Japanese rock act [Alexandros] speaks to Hello Asia’s Johnny Au exclusively at SXSW 2016. This is the second time [Alexandros] has showcased at the prestigious event in Austin.
In the first part of our two part interview we speak with Yoohie, Hiroyuki, Masaki and Satoyasu about their current and previous SXSW experience, we ask [Alexandros] how they come up with their album names, their songwriting process and we ask what flavour is their music?
Congratulations on your SXSW showcases! How is your SXSW experiences so far? How was your showcase just then?
Yoohie Kawakami: The show was really fantastic we really loved it.
A great crowd turned up too!
Hiroyuki Isobe: We came to SXSW two years ago and today for better than last time. So right so far. But there’s a long way ahead of us still. We’re not going to be satisfied with this. we’re not going to take it for granted. We’ll keep moving on.
What’s been your SXSW experience like so far? Have you walked around and checked out the music?
Satoyasu Shomura: Last night I got see NOFX. Very fun!
Yoohie Kawakami: I wanted to see Deftones last night but we missed it. So hopefully we can check out Wolfmother from Australia. I love them.
Last time you were in Austin you were known as Champagne. What did you learn from the last SXSW you attended?
Yoohie Kawakami: You have to speak English (laughs).
Hiroyuki Isobe: Personally I learnt that wherever I go, what we can do is all we can do. I learnt that to try harder is not going to make a good result. Do what you can do. We still think we’re cool and that’s what’s important I guess.
Yoohie Kawakami: The whole environment on (SXSW) stage is really different from Japan. Back home everything is really organised. But it doesn’t really matter if the performance and art is really good. It doesn’t really matter.
Your records have some fantastic titles – we especially love “Where’s My Potato?” and “Me No Do Karate”. How do you choose your album titles?
Yoohie Kawakami: First of all obviously we want to make people laugh. I wanted to make a title that sounds really nice. Titles like “Me No Do Karate” and “Where’s My Potato” sounds good. And it looks good when you write it down. Its unique.
Tell us about your songwriting process? What is the starting point? How does your music come together?
Yoohie Kawakami: First I make the music with my guitar. Recently I bought a PC to make music. I just started making music on a personal computer.
Hiroyuki Isobe: We basically don’t use a computer to make music. Yoohie used to make the melodies and bring it into the studio and we would just do a session to see what chords work for the melody. So recently we had just started using computers like all the other bands in the world. Personally I don’t want to get too used to creating music on a computer.
Do you find it easier doing it on a computer?
Hiroyuki Isobe: Its easier so we want to use it. But we don’t want to get too used to it. Doing sessions in a studio is still fun.
Yoohie Kawakami: Sessions is much better because there is a miracle happening in a studio.
Hiroyuki Isobe: Getting all instruments with the four of us together is important.
Some of your lyrics are a mixture of English and Japanese. Is there a conscious decision behind how much of each language is used or do the lyrics just form that way naturally?
Yoohie Kawakami: Yes its a natural process.
If [Alexandros] music was a flavour, what flavour would it be?
Yoohie Kawakami: Its a really interesting question. It sounds like a Japanese question (laughs). Japanese magazines love this type of question. I go with pizza. Because its got a lot of flavours on it.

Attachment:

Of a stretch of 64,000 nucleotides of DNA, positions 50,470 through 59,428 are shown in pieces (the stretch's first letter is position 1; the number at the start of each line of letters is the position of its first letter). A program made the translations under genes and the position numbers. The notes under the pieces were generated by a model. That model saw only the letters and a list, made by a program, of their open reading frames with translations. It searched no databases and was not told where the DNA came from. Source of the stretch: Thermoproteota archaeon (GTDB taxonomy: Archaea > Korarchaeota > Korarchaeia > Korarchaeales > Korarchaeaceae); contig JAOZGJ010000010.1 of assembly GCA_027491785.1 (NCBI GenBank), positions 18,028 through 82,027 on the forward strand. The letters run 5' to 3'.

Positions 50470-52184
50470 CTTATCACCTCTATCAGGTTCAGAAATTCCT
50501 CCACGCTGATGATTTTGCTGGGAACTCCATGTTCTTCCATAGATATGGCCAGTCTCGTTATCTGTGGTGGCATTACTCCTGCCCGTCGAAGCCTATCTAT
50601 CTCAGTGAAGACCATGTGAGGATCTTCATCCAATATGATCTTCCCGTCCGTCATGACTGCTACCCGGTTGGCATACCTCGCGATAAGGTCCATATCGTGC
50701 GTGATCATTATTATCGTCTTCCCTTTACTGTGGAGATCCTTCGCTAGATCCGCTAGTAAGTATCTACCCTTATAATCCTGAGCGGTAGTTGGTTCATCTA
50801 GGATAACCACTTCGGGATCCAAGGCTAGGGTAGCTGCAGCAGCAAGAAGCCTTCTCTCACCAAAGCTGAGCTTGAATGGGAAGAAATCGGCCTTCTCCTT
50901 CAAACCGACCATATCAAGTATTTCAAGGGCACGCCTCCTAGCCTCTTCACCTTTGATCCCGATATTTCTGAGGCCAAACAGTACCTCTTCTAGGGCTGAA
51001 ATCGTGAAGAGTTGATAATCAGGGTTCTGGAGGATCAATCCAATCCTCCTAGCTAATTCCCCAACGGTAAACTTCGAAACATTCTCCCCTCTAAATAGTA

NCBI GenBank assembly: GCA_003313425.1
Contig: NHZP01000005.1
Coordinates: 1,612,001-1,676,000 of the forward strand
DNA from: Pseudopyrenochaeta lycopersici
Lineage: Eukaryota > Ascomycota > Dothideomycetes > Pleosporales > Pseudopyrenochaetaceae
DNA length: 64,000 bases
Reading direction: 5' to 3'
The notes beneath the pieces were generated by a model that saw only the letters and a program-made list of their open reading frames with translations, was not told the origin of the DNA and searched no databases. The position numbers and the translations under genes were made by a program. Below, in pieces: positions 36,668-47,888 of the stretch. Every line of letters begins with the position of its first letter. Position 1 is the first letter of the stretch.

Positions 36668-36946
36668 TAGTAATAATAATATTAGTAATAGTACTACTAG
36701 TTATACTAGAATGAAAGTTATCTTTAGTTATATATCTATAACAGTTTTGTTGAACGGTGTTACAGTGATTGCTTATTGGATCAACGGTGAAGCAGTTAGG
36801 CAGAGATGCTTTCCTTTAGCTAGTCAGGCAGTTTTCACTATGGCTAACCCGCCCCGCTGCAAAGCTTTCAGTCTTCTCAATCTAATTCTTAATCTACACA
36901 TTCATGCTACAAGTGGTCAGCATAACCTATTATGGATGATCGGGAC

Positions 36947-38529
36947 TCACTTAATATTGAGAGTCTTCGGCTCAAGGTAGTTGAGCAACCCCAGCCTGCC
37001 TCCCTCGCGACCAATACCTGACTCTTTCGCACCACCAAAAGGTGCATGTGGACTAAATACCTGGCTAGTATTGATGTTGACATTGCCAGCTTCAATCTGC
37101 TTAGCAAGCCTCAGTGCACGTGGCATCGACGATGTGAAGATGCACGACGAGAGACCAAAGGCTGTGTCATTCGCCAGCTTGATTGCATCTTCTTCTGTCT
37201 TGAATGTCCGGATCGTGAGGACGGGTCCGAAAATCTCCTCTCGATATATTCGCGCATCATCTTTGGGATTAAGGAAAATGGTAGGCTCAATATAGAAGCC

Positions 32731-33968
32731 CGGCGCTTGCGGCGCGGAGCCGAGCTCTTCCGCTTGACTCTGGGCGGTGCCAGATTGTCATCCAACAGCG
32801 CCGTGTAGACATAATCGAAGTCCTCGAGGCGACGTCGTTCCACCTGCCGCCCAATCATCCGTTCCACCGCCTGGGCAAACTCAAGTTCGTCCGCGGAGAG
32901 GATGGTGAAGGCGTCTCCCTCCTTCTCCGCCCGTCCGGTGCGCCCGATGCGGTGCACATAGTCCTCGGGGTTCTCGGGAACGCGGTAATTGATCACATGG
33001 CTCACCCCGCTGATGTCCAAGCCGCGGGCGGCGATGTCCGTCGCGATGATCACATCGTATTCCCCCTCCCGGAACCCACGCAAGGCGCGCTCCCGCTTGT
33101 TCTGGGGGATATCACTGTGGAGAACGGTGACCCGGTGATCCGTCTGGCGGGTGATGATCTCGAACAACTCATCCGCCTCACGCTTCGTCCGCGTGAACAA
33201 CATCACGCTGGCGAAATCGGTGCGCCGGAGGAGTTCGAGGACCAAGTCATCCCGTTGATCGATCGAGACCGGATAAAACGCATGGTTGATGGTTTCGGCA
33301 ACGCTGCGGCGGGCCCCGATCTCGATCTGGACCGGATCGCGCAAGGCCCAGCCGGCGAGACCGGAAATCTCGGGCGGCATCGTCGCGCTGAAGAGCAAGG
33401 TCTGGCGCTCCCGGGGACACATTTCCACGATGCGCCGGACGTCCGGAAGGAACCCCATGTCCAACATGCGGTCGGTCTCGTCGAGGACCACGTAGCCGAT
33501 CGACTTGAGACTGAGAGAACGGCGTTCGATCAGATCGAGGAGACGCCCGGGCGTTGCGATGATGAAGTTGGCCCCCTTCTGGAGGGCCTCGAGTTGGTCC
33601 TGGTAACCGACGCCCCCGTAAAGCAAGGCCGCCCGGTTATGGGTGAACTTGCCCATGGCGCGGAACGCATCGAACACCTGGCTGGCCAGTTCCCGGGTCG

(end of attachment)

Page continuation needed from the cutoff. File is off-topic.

Hiroyuki Isobe: What kind of pizza?
Yoohie Kawakami: Like a quattro pizza. Its got honey on it. Its got hot sauce on it. Its a mixture of flavours.
In the second part of our two part interview Yoohie, Hiroyuki, Masaki and Satoyasu talk about the Japanese artists they listen to, the highlights of their career so far, an insight into their upcoming new songs/album, plans for 2016 and when will [Alexandros] be coming to perform in Australia?
You guys host “The J-Rock Sessions” on Australian radio – which Japanese artists’ music do you most enjoy?
Yoohie Kawakami: There’s an artist called Mr. Children. I love them.
Masaki Shirai: Japanese artist? I like Blankey Jet City.
Satoyasu Shomura: I like Luna Sea.
[Alexandros] has supported Kasabian, MUSE, played the Great Escape in the UK and SXSW and sold out the Budokan – what has been the highlight of your career so far?
Yoohie Kawakami: Actually SXSW is our highlight. We changed our name last time and we learnt a lot of things here at this festival.
Hiroyuki Isobe: I agree with that. Personally I used to live in America so its good to be back.
Its your home gig
Hiroyuki Isobe: Yes definitely.
When will we see [Alexandros] perform in Australia?
Yoohie Kawakami: We would love to! When are you guys going to invite us? (laughs) We are always ready.
Hiroyuki Isobe: Hopefully in the near future!
[Alexandros] has new material that will be released very soon. What can you tell us about the new material? Have you done anything different in writing and recording these tracks?
Hiroyuki Isobe: Besides using computers! We are always trying something new in every song.
Yoohie Kawakami: We’re trying to reduce the amount of layers we have on our tracks. We used to layer our music a lot but this time we reduced it. We used to play five guitars in one song. But now we only play one guitar. And we have introduced ambient sounds on new songs so it sounds like Brian Eno made it. We’re stripping it back.
After SXSW, what’s on the cards for [Alexandros] in 2016?
Yoohie Kawakami: SXSW is a very sacred place for us. I came up with the name [Alexandros] here last time and I was sure we would be back to do another gig. But we’ll be back to play at Madison Square Garden someday. In the very near future.